“The CDC’s report on life expectancy this week underscores just how important this work is. Hard as it is to believe, in the United States of America, life expectancy has actually declined over the past three years. That hasn’t happened since World War I! And we can’t let it continue.
“As we all know, opioids are a big part of the problem. Last year, fatal drug overdoses rose by ten percent – and opioids are the main driver of that increase. That’s a big reason why we’ve convened this first-ever conference, and brought together so many leaders in the field.
“We know that smart policies improve and lengthen lives. In New York City, we were able to extend life expectancy by more than three years over my 12 years in office. So we know progress is possible.
“Sometimes the interventions are controversial at first – our smoking ban certainly was. But once people see the benefits, they embrace it. That’s been true for so many public health policies – and now we have to take the same bold approach to fighting opioid addiction.
“The good news is: We are starting to see some progress – thanks to great work being done by people in this room. Just yesterday, a federal court in Massachusetts ordered a local jail to provide methadone to help an inmate kick addiction – a ruling that could set a national precedent. But we need to do more, and act faster.
“And that’s why today I’m glad to say that our foundation is launching a new effort to support the most promising work being done by state and local leaders to save lives – and help it spread around the country.
“In total, we are committing $50 million to this effort.
“We’ll start in one of the states that has been hardest hit by the epidemic: Pennsylvania. The state’s Governor, Tom Wolf, has been a real leader on this issue. He’s done a lot to bring people together and expand access to life-saving treatment. We’ll work together to launch a comprehensive effort to tackle opioids from every angle. This will be a statewide, all-hands-on-deck effort to fight the opioid crisis on a scale that has never been attempted before.
“We’ll work to reduce over-prescription – and improve access to treatment in jails, prisons, and hospitals. We’ll improve access to drugs that can save lives in case of overdose. We’ll help all the groups on the frontlines of this epidemic collect and share data. And we will also work to identify innovative new ways to stop addiction and overdoses.
“That will create a blueprint that can spread from state to state – and start a wave of change that can reach every corner of our nation. And to speed progress in that direction, we’ll also begin work in up to nine other states with high rates of opioid abuse.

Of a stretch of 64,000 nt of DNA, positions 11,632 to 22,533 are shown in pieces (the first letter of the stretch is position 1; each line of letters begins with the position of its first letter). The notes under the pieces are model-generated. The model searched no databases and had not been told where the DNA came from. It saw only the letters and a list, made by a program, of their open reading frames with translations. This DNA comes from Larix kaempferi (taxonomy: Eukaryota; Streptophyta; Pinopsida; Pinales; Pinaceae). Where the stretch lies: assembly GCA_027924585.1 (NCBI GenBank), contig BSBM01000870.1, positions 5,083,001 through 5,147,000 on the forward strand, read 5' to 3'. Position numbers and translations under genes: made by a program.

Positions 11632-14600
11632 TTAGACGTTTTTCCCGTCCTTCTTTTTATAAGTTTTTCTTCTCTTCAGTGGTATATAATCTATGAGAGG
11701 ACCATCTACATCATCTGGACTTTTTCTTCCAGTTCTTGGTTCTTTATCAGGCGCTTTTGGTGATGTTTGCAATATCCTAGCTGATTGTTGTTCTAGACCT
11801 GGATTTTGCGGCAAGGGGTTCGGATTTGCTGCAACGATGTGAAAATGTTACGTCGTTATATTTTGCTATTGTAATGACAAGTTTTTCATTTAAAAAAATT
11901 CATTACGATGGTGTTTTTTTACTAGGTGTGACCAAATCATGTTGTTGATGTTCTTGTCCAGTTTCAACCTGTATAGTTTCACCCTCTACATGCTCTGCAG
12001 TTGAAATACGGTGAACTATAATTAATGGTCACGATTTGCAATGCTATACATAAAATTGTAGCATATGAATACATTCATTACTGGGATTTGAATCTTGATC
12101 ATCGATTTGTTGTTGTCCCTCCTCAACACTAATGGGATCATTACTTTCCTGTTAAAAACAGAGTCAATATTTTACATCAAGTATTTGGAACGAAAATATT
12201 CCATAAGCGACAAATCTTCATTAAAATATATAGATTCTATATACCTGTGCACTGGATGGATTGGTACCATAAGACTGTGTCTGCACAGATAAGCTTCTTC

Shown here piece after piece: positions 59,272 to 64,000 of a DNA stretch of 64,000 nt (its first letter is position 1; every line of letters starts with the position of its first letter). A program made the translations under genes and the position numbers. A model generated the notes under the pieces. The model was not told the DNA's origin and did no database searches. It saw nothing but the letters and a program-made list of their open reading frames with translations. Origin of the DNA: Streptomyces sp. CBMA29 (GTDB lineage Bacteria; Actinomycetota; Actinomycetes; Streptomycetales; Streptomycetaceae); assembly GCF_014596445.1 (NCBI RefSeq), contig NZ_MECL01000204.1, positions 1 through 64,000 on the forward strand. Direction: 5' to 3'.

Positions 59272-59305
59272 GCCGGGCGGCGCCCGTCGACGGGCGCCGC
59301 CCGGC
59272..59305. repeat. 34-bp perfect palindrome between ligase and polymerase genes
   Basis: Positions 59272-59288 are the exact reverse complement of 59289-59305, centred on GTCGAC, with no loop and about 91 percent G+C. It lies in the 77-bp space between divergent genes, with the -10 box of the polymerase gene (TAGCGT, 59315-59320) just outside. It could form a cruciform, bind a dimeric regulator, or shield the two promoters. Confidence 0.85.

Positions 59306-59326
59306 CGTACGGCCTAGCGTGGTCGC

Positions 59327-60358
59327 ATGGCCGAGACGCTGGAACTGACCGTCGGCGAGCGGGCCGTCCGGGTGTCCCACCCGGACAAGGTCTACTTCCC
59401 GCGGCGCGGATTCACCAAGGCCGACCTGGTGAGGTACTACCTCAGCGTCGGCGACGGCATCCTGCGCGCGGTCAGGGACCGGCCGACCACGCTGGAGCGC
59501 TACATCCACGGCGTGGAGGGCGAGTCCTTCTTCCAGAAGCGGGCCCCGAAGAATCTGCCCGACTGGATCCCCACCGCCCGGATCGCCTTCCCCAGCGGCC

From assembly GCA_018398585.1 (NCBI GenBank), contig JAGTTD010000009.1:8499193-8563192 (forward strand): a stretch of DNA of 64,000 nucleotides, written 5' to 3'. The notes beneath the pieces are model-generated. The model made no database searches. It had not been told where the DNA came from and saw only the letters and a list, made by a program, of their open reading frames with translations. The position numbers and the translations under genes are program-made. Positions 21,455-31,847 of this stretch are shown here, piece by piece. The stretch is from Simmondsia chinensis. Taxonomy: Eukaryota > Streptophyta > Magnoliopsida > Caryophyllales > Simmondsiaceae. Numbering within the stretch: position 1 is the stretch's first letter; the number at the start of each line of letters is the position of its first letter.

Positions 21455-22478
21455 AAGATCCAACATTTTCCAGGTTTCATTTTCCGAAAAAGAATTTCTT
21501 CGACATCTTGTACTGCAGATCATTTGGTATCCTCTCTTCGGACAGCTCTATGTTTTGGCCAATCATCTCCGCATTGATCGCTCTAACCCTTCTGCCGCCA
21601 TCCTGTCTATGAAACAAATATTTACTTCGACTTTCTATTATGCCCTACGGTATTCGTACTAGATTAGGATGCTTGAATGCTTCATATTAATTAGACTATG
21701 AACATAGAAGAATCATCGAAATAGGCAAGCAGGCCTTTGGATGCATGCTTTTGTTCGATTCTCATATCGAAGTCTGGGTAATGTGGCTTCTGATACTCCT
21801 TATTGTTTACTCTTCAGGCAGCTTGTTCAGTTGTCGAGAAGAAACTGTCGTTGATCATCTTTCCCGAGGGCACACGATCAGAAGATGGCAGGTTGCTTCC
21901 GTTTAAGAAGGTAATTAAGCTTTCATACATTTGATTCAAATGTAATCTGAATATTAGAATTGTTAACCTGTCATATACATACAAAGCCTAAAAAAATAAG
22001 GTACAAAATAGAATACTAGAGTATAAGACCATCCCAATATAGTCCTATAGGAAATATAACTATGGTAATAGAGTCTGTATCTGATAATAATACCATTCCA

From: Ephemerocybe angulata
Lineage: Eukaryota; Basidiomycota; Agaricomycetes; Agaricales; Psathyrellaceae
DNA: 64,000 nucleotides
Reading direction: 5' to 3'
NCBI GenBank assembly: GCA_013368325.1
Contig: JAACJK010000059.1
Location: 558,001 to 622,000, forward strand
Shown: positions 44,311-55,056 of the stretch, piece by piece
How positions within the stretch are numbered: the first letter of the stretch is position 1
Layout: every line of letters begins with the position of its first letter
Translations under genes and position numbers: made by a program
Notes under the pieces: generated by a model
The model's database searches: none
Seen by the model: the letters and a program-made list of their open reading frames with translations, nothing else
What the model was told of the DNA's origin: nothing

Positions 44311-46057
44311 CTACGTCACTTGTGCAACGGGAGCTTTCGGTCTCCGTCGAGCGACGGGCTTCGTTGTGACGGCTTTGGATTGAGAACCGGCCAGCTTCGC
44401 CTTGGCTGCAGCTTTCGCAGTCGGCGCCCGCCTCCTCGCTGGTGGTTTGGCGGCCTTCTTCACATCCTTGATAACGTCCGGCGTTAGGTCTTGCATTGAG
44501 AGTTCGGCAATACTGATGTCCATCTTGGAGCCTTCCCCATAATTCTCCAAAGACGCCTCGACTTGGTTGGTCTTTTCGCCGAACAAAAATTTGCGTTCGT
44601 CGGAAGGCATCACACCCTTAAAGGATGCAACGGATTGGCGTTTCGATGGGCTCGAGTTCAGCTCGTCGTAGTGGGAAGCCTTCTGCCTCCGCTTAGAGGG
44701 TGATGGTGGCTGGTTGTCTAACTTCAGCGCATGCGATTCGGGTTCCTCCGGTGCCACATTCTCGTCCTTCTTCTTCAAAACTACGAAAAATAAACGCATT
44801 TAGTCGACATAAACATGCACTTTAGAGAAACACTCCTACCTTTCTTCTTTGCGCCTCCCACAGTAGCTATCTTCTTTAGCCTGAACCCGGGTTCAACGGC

“We are assembling a group of leaders in this field, including from Johns Hopkins, CDC, The Pew Charitable Trusts, and Vital Strategies, which is a close partner for our foundation in a number of areas. Together, we will encourage Washington to act more boldly, by showing that progress is possible. Until the federal government begins tackling this issue with the urgency it requires, we will support states with evidence they need to take bold and decisive action on their own.
“I am hopeful about what we can achieve working together. I’m hopeful because of people like: Amanda Latimore, a scientist and opioid crisis specialist; Peter Bruun, a parent whose child was addicted; Kathy Stone, a Certified High-Performance coach; Anika Alvanzo, a doctor and professor at Johns Hopkins; Brandon Del Pozo, the police chief of Burlington, Vermont; Jody Rich, who directs the Center for Prisoner Health and Human Rights in Rhode Island; Sarah Danforth, a Harm Reduction Services Coordinator; Michael Fingerhood, an addiction medicine doctor; Susan Sherman, a professor and researcher on opioids; and Nicole Alexander-Scott, the Director of the Rhode Island Department of Health.
“I’m hopeful because so many people, from so many walks of life, are committed to fighting this epidemic. Their commitment is unwavering. To them, it’s very personal. Thank you to this amazing group.
“I know we can turn the tide on this epidemic. And if we do, we can begin reversing the decline in life expectancy that has been happening across the country – thanks largely to opioid overdoses.
“Here are some goals that I think we should all want to see reached in the next five years: All doctors will follow CDC guidelines on when to prescribe opioids. All insurers will provide coverage for alternatives – like physical therapy. All Americans struggling with opioid addiction will have access to life-saving treatment and medications wherever they seek care. That includes everyone with an opioid addiction who is serving time in prison, and repaying their debt to society. And all of us will work to fight stigma around addiction – which prevents people from getting the help they need.
“We have a lot of work ahead of us – so let’s get to it.
“Thank you all for being a part of this work – and for all you do to help people live longer and better lives. It really is inspiring to see. All the best for a productive day.”